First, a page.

She stumbled up to my porch Saturday evening and collapsed in a fluffy little heap next to the garbage can.
I was getting out of the car when my neighbor's children found her. We clustered around in a solemn circle, staring at the bloody gash behind her right ear and the crooked way she held her paw.
Nobody seemed to know where the tawny, white-flecked kitten with the sad eyes came from. A couple living down the street recalled seeing her around a week ago. She was just another victim of the streets.
Annapolis isn't really the yuppie sailing town the posters show. It's not really ruled by the politicians and tourists who frequent the downtown bars. In the narrow gardens and streets of the historic district, the cats are the Masters of the Universe.
Cats are so common in my neighborhood that a hurt stray didn't raise a lot of eyebrows.
When I walked down the street to see if anyone knew where the kitty came from, one woman sniffed: "Oh, another one. They're all over the place."
Most of my neighbors were more helpful, especially the woman whose children found the stray. We set out food and tried tothink of someone who would adopt a kitten. Both of us already have cats.
I was ready to call an animal control officer when the kittenlimped over, leaned her head against my leg and looked up with pleading eyes. There was no choice after that.
My neighbor, Sheila, andI spent most of the night at a 24-hour emergency veterinary clinic in Parole. We stroked the purring kitty while we waited in the lobby and then held her during the check-up. She was so grateful for gettingattention that she even purred through her pain.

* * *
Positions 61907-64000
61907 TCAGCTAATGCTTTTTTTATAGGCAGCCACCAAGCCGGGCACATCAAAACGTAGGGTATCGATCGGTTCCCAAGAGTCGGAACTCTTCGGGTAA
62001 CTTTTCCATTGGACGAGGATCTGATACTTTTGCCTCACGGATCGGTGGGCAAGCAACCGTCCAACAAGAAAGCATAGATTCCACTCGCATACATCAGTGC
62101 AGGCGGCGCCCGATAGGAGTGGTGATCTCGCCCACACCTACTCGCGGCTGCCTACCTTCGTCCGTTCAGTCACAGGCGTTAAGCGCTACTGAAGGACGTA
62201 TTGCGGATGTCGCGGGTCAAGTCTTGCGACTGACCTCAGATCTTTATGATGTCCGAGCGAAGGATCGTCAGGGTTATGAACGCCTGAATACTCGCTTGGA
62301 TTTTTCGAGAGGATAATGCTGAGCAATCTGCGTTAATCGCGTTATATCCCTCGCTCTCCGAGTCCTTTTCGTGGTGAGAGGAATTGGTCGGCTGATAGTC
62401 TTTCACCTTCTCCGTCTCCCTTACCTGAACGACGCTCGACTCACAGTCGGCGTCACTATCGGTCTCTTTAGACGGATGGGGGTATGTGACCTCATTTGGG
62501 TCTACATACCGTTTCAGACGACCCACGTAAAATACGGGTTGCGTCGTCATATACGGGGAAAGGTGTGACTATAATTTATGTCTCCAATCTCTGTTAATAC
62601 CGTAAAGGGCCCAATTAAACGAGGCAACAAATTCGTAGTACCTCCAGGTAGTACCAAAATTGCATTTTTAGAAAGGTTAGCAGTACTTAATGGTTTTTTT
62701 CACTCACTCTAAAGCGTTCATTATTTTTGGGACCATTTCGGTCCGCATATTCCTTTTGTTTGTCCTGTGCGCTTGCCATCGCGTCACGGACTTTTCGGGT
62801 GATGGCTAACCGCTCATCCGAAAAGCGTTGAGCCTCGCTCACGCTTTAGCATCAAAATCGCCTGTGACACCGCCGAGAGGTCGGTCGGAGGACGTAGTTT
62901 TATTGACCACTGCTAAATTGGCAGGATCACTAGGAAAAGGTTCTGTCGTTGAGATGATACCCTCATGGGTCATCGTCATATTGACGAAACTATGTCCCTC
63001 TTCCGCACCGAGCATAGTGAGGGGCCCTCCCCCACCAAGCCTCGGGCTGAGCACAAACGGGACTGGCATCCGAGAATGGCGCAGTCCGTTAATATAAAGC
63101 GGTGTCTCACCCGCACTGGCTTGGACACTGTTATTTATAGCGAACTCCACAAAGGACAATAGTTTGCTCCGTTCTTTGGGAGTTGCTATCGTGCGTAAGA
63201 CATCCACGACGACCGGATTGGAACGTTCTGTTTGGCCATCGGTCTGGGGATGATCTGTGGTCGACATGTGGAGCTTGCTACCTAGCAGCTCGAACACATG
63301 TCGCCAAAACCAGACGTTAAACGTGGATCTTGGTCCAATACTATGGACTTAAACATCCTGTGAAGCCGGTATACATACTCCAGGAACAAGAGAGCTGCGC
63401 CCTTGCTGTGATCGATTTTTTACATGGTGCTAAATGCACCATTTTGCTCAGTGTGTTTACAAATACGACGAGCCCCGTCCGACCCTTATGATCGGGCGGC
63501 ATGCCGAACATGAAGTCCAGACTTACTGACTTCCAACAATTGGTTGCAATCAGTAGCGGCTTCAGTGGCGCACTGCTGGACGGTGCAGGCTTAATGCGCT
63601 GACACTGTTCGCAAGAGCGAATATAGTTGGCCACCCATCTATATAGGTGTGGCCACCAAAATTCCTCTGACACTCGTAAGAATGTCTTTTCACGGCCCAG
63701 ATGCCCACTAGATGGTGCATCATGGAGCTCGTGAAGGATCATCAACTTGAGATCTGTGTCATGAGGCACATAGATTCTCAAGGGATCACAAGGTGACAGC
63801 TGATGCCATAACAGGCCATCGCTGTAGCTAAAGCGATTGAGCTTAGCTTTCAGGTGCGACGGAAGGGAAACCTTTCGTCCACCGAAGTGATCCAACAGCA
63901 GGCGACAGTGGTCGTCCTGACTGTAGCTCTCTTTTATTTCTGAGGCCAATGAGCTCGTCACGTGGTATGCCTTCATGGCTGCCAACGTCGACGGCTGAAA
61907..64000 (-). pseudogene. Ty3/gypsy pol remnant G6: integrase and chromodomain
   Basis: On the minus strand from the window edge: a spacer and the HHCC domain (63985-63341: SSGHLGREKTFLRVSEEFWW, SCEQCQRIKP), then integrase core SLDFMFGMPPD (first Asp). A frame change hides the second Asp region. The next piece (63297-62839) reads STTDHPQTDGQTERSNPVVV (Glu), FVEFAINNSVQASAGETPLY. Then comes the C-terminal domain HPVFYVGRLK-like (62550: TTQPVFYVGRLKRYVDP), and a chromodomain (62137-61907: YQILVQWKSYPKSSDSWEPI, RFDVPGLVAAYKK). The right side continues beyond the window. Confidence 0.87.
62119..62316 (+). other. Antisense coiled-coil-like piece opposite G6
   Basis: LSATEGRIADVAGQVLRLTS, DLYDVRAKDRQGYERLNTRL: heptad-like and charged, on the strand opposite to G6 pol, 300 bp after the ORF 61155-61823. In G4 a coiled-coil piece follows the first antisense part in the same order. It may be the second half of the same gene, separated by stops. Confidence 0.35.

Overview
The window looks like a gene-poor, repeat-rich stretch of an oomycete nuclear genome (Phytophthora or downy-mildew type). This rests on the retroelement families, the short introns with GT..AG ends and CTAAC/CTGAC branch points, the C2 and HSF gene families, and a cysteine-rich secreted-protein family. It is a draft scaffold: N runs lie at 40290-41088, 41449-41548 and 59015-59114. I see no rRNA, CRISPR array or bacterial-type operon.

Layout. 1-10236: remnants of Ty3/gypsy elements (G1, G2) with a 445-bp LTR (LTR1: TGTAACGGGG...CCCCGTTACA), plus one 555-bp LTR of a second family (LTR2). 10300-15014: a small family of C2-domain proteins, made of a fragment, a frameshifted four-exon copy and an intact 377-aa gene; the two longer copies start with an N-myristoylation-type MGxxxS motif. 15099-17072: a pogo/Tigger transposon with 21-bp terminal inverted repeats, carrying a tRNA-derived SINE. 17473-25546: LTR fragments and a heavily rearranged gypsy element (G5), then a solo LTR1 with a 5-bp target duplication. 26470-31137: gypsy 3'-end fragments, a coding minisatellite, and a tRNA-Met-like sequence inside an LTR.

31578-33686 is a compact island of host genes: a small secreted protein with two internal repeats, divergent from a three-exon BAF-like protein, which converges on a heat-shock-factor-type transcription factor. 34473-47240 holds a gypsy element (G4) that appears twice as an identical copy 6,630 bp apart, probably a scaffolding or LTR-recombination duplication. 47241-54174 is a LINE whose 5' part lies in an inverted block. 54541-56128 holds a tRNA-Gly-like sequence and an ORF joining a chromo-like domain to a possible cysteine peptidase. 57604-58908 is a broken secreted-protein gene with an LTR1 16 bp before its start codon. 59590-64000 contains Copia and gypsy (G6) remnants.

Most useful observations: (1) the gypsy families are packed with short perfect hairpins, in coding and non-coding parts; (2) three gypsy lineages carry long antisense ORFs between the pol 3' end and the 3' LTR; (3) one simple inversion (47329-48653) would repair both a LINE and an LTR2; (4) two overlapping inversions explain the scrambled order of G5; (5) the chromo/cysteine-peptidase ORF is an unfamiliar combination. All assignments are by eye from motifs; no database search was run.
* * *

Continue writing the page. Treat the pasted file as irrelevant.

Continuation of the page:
The vet diagnosed her as "affectionate, but depressed." She tested negative for feline leukemia, and the vet sent her home on antibiotics. I named her Natasha.
On Sunday night, as Natasha rubbed against my leg, I reacheddown to pet her and touched something sticky. An abscess on her neckhad broken open. I started crying because I thought she would die.
But Natasha rebounded. She's eating regularly, and her wounds are healing. She's stopped sleeping all day under the bed, and she's even playing with some yarn.
The only problem is that nobody seems to want her. Sheila and I unsuccessfully scoured the neighborhood all weekend. The few people looking for kittens have specific requirements. One grandmother said she just couldn't take Natasha because she wantsa black kitten.
With few other options left, I'm probably going to wind up taking Natasha to the Society for the Prevention of Crueltyto Animals. The SPCA has a great record placing kittens. But it's depressing to realize that so few people really want to be a good Samaritan.
It should be easier to find a home for a super affectionate kitten, even if she isn't white, striped or a newborn.